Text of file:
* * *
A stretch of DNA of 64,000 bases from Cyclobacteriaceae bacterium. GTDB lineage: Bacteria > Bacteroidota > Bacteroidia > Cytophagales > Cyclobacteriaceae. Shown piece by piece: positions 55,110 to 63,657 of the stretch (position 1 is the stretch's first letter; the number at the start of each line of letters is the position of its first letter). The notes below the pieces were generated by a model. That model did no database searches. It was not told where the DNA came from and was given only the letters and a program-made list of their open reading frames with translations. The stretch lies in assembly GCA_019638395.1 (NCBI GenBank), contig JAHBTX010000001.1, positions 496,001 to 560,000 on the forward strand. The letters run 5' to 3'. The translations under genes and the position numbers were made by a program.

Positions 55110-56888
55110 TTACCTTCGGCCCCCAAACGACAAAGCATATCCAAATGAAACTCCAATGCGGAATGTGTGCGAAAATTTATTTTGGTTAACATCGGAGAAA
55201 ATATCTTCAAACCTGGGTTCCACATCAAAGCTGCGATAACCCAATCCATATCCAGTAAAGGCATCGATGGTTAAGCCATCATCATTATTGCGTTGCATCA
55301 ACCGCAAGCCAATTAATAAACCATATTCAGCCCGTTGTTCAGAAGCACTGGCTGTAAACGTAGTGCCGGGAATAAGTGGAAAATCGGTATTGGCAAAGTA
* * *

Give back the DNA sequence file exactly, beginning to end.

A stretch of DNA of 64,000 bases from Cyclobacteriaceae bacterium. GTDB lineage: Bacteria > Bacteroidota > Bacteroidia > Cytophagales > Cyclobacteriaceae. Shown piece by piece: positions 55,110 to 63,657 of the stretch (position 1 is the stretch's first letter; the number at the start of each line of letters is the position of its first letter). The notes below the pieces were generated by a model. That model did no database searches. It was not told where the DNA came from and was given only the letters and a program-made list of their open reading frames with translations. The stretch lies in assembly GCA_019638395.1 (NCBI GenBank), contig JAHBTX010000001.1, positions 496,001 to 560,000 on the forward strand. The letters run 5' to 3'. The translations under genes and the position numbers were made by a program.

Positions 55110-56888
55110 TTACCTTCGGCCCCCAAACGACAAAGCATATCCAAATGAAACTCCAATGCGGAATGTGTGCGAAAATTTATTTTGGTTAACATCGGAGAAA
55201 ATATCTTCAAACCTGGGTTCCACATCAAAGCTGCGATAACCCAATCCATATCCAGTAAAGGCATCGATGGTTAAGCCATCATCATTATTGCGTTGCATCA
55301 ACCGCAAGCCAATTAATAAACCATATTCAGCCCGTTGTTCAGAAGCACTGGCTGTAAACGTAGTGCCGGGAATAAGTGGAAAATCGGTATTGGCAAAGTA